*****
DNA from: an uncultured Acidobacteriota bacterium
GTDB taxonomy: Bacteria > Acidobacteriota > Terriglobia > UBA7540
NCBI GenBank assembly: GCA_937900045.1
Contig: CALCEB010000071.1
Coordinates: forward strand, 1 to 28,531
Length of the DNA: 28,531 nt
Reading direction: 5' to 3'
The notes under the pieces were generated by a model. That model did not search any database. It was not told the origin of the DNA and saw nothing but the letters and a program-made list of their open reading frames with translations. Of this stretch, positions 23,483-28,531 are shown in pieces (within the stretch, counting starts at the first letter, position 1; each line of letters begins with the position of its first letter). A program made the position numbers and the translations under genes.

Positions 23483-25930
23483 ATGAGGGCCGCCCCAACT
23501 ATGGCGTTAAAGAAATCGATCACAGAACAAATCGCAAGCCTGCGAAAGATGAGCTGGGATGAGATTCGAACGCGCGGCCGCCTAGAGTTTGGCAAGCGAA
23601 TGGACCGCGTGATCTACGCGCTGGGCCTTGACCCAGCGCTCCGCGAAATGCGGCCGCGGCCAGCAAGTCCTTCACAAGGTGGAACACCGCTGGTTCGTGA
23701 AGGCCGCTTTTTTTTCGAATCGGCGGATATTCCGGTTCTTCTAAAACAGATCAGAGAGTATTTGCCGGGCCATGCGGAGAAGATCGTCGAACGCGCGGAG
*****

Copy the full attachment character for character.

DNA from: an uncultured Acidobacteriota bacterium
GTDB taxonomy: Bacteria > Acidobacteriota > Terriglobia > UBA7540
NCBI GenBank assembly: GCA_937900045.1
Contig: CALCEB010000071.1
Coordinates: forward strand, 1 to 28,531
Length of the DNA: 28,531 nt
Reading direction: 5' to 3'
The notes under the pieces were generated by a model. That model did not search any database. It was not told the origin of the DNA and saw nothing but the letters and a program-made list of their open reading frames with translations. Of this stretch, positions 23,483-28,531 are shown in pieces (within the stretch, counting starts at the first letter, position 1; each line of letters begins with the position of its first letter). A program made the position numbers and the translations under genes.

Positions 23483-25930
23483 ATGAGGGCCGCCCCAACT
23501 ATGGCGTTAAAGAAATCGATCACAGAACAAATCGCAAGCCTGCGAAAGATGAGCTGGGATGAGATTCGAACGCGCGGCCGCCTAGAGTTTGGCAAGCGAA
23601 TGGACCGCGTGATCTACGCGCTGGGCCTTGACCCAGCGCTCCGCGAAATGCGGCCGCGGCCAGCAAGTCCTTCACAAGGTGGAACACCGCTGGTTCGTGA
23701 AGGCCGCTTTTTTTTCGAATCGGCGGATATTCCGGTTCTTCTAAAACAGATCAGAGAGTATTTGCCGGGCCATGCGGAGAAGATCGTCGAACGCGCGGAG